CIBC, TD close bleak Q4 earning season with lower profit, higher loss provisions

CIBC, TD close bleak Q4 earning season with lower profit, higher loss provisions
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TORONTO — Canada’s banking sector closed out its fourth-quarter earnings season Thursday with CIBC and TD providing more evidence of a challenging economic environment.

Canadian Imperial Bank of Commerce reported $1.19 billion of net profit in the fourth quarter, down six per cent from the comparable period of 2018, while its adjusted earnings came in below analyst estimates.

TD Bank Group’s adjusted earnings also missed analyst estimates as net profit slipped three per cent to $2.86 billion, or $1.54 per share, in the quarter ending Oct. 31, down from $2.96 billion or $1.58 per share a year earlier

Among other things, the banks increased their provisions for credit losses substantially compared with last year, when PCLs were historically low.

At TD, PCL for the quarter was $400 million, an increase of $137 million, or 52 per cent, compared with the fourth quarter last year. At CIBC, PCL rose 52 per cent to $402 million from $264 million a year earlier.

CIBC’s quarter was also negatively affected by a $135-million goodwill impairment charge related to the expected sale of its controlling interest in FirstCaribbean International Bank Ltd.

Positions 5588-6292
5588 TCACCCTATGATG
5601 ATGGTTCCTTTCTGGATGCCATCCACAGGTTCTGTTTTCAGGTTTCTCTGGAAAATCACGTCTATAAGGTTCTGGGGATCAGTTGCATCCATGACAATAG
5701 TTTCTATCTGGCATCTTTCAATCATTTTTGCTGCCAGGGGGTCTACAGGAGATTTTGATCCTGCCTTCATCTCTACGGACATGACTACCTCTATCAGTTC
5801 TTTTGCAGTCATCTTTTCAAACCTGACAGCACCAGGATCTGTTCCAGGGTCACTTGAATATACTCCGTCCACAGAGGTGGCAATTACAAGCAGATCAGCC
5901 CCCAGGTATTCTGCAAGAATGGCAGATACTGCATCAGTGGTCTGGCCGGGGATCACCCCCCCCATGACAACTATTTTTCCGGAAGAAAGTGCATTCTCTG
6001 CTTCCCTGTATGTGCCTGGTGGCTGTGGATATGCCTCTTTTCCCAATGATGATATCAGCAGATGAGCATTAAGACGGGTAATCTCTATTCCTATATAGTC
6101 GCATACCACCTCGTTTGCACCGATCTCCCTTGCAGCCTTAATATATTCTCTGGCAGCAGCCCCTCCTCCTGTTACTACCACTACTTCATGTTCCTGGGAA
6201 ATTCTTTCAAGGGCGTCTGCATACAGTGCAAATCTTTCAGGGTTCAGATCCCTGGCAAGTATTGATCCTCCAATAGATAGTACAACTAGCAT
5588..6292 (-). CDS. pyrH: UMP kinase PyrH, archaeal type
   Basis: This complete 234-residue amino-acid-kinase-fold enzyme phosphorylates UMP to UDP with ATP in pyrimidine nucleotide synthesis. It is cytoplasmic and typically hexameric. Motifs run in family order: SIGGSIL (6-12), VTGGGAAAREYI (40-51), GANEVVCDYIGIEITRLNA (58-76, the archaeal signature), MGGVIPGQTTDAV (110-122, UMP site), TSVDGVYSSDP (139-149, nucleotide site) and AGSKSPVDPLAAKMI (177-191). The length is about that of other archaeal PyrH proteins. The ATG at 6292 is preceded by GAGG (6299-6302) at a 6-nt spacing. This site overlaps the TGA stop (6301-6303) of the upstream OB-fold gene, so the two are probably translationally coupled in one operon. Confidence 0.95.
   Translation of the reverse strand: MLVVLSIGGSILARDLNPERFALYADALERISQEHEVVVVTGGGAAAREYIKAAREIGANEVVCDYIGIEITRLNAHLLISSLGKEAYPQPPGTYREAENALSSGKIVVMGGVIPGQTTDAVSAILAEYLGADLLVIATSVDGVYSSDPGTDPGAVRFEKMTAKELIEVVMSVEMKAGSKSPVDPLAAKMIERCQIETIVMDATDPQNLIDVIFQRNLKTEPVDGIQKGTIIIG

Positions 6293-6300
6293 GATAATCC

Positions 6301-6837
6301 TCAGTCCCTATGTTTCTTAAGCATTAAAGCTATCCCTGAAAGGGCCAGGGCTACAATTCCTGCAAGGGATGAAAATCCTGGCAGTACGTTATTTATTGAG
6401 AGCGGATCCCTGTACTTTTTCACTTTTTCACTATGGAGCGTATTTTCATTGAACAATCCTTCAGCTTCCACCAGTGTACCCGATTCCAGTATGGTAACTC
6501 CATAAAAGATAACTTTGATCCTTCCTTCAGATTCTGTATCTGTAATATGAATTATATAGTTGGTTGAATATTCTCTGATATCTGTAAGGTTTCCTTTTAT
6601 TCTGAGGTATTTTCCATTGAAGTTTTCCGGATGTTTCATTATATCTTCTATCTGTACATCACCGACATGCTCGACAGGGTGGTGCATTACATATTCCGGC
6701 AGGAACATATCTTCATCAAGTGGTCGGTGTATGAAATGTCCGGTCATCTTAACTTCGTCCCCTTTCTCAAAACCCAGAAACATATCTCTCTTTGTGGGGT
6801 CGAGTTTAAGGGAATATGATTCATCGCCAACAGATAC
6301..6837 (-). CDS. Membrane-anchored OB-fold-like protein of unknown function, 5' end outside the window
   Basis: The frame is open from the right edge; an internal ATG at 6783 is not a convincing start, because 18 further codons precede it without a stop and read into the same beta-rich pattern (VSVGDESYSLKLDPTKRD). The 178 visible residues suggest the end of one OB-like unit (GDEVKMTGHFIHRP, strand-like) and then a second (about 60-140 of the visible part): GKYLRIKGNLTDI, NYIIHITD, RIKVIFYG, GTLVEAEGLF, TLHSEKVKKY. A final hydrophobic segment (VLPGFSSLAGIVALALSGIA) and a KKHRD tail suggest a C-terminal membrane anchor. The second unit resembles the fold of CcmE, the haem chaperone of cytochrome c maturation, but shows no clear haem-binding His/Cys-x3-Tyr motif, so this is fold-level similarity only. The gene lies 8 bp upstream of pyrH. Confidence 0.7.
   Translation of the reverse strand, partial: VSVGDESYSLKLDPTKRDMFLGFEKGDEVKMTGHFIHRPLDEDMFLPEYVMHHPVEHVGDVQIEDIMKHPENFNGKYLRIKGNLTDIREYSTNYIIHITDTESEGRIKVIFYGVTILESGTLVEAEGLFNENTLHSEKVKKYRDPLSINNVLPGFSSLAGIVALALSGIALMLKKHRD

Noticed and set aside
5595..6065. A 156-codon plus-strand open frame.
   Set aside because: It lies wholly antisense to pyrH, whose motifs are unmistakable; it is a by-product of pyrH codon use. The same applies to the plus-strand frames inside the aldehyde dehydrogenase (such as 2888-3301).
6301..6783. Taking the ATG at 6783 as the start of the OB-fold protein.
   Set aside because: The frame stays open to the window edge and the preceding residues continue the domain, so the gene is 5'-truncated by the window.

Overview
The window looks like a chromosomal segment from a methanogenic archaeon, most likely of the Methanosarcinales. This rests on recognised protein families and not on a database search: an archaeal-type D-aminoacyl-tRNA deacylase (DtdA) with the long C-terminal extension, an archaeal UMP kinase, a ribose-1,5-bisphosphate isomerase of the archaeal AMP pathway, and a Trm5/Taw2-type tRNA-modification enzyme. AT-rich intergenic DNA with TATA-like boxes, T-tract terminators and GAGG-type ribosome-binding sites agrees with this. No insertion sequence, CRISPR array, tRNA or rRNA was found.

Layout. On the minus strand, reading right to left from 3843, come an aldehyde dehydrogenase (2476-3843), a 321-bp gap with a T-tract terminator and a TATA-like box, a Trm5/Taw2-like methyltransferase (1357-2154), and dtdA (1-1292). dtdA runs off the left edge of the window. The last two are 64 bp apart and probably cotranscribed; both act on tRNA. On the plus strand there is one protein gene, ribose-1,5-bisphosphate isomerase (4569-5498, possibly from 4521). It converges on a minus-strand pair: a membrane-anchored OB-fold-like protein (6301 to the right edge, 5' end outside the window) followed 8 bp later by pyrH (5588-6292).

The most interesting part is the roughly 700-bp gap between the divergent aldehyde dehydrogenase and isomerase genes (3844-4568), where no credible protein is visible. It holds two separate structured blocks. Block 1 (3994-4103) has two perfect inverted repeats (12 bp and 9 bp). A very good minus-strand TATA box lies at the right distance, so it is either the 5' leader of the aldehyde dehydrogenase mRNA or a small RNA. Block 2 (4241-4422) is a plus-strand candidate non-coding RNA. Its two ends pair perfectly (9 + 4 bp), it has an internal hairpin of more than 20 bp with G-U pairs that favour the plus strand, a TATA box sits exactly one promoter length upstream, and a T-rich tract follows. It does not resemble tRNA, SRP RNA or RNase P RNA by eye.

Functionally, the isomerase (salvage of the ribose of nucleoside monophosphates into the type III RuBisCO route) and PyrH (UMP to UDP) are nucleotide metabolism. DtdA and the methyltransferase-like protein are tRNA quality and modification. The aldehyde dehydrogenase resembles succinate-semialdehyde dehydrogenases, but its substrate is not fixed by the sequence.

CIBC’s net profit amounted to $2.58 per share while adjusted earnings were $2.84 per share.

Analysts had estimated $3.06 per share of adjusted profit, according to financial markets data firm Refinitiv.

“Our core businesses delivered pre-provision earnings growth of four per cent. However, our higher provisions for credit losses this quarter affected our bottom line results,” CIBC chief executive Victor Dodig told analysts.

“While provisions have increased, we remain confident in the quality of our loan portfolio going forward.”

“More broadly, we concluded the year with a strong capital position of 11.6 per cent. This provides us with the flexibility to invest in our core businesses for long-term growth as well as return capital to our shareholders.”

He concluded the call by saying CIBC is focused on improving the performance of its businesses.

“We did not deliver what we wanted to deliver to our shareholders and we’re focused on getting the bank back to earnings growth in 2020. That’s the preliminary occupation of the leadership team.”

Despite CIBC’s assurances that the bank expects improvements next year, its shares fell $5.94 or 5.17 per cent to $108.89 in morning trading at the Toronto Stock Exchange.

TD shares were down $2.37 or 3.13 per cent to $73.30, according to TSX data.

In last year’s fourth quarter, CIBC had $1.27 billion of net income, or $2.80 per share, and $3 per share of adjusted earnings.

Revenue for the three months ended Oct. 31 was $4.77 billion, up from $4.45 billion in last year’s fourth quarter and above analyst estimates.

This report by The Canadian Press was first published Nov. 05, 2019.

Companies in this story: (TSX:CM, TSX:TD)

David Paddon, The Canadian Press

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